The Trolly Problem

The Trolly Problem

If you don’t know what the trolly problem is, you may be wondering “why is there a problem with a trolly?” or  “what even is a trolly?” For starters, a trolly is the British definition for train. (see picture below)

That brings us to the next question, “Why is there a problem with a trolly?” And to answer that, there is no problem with a trolly itself. The Trolly Problem is a popular question about morals. What are morals? Morals, or ethics, are when you personally stand by what you believe is right or wrong. Everyone’s morals are different. There are some that most of us can agree on matters such as the fact that we shouldn’t rob a bank, or that breaking the law is bad. There are also some notably controversial morals like cheating on a test is good. 

Okay, with that out of the way, what even is the Trolly Problem? As mentioned previously, it is a moral dilemma. Imagine you were the conductor of a moving trolly, and you come to a fork in the track where you have two options. Stay on the track that you are currently directed on, and run over two people, or pull a lever that changes the track and run over five. At first glance, the answer is obvious, almost everyone would say to stay on the current track and hit two people over hitting five. It just makes sense. Now, what if we changed it? What if on the first track there are two of your closest family members, and on the other track, is a doctor, your best friend, the person with the cure to cancer, your favorite actor, and a single mother of three? Not so easy now, is it? There is no real answer to this question because it is a question of ethics. Most of the time in ethics, there is no real right or wrong answer. This is one of those questions. Everyone you ask will have a different opinion. Here’s another one: would you rather run over Spongebob and Voldemort, or Freddy Kruger, Thanos, Micheal Myers, Scar, and Mega Mind? Essentially, this is the Trolly Problem.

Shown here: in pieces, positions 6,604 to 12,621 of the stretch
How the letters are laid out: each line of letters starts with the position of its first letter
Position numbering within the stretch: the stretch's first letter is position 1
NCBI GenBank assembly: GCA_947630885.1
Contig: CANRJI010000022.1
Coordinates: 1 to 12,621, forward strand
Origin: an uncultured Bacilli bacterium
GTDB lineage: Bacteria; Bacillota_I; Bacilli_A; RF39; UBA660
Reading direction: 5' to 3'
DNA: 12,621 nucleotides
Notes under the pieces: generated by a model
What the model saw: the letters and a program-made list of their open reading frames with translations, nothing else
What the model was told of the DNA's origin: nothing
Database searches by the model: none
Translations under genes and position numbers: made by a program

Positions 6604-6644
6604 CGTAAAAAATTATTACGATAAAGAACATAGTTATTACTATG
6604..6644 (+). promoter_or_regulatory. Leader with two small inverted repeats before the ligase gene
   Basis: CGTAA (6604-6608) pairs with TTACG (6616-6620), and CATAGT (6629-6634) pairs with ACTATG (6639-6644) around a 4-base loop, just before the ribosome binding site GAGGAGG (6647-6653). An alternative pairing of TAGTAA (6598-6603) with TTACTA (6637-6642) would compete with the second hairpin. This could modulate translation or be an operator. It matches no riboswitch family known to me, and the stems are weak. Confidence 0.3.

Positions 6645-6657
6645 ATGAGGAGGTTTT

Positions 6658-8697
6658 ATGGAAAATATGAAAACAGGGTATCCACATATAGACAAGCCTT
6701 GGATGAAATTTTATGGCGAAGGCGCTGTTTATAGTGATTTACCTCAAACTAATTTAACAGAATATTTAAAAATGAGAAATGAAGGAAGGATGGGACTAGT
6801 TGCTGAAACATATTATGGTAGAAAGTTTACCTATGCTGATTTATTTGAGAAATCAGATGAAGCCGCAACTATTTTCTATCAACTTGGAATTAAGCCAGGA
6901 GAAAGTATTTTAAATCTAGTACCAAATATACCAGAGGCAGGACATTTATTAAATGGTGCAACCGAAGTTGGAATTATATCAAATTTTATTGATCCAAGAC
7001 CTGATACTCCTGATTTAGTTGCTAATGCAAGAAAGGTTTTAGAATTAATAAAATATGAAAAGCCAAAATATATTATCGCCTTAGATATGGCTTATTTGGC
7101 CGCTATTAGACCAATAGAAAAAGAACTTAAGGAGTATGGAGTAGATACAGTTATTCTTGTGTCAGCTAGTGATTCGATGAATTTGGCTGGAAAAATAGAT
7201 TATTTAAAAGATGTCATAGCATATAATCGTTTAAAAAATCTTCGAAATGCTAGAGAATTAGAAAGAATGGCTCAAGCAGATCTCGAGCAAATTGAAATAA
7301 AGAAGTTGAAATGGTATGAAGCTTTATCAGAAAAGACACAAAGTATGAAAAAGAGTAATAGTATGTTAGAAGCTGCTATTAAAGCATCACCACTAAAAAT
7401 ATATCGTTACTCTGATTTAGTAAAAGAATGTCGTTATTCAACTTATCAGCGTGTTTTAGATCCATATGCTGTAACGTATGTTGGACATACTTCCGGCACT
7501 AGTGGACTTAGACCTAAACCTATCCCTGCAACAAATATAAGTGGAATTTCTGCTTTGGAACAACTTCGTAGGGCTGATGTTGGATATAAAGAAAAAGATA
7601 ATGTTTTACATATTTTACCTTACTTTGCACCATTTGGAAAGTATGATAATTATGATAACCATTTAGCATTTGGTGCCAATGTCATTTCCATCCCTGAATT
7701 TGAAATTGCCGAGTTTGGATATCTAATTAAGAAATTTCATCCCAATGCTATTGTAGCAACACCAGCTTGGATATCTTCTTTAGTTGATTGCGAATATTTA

There are also different situations that follow the general idea of the Trolly Problem. For example, if you were a doctor, would you murder your best friend to save 5 dying patients who all needed organ transplants from your best friend, or would you kill the 5 patients and let your best friend live? If no, would your answer still be the same if you then had to tell those 5 dead patients’ families that you wouldn’t save them? How about if your patients were prettier by society’s standards, and your victim was unattractive by the same standards? What if it were the other way around? Or even if your patients or the victim were ethnically different than you? Might any of this change your opinions at all? What kind of person does that make you

So where do you stand? If you were in these situations, what would you do? If you are interested in this, you may also be interested in  the Good Place, season 2, Episode 5, The Trolly Problem, which discusses this issue further. (view discretion advised) You can find this on Netflix if you are interested.  If you have the time, please answer these questions!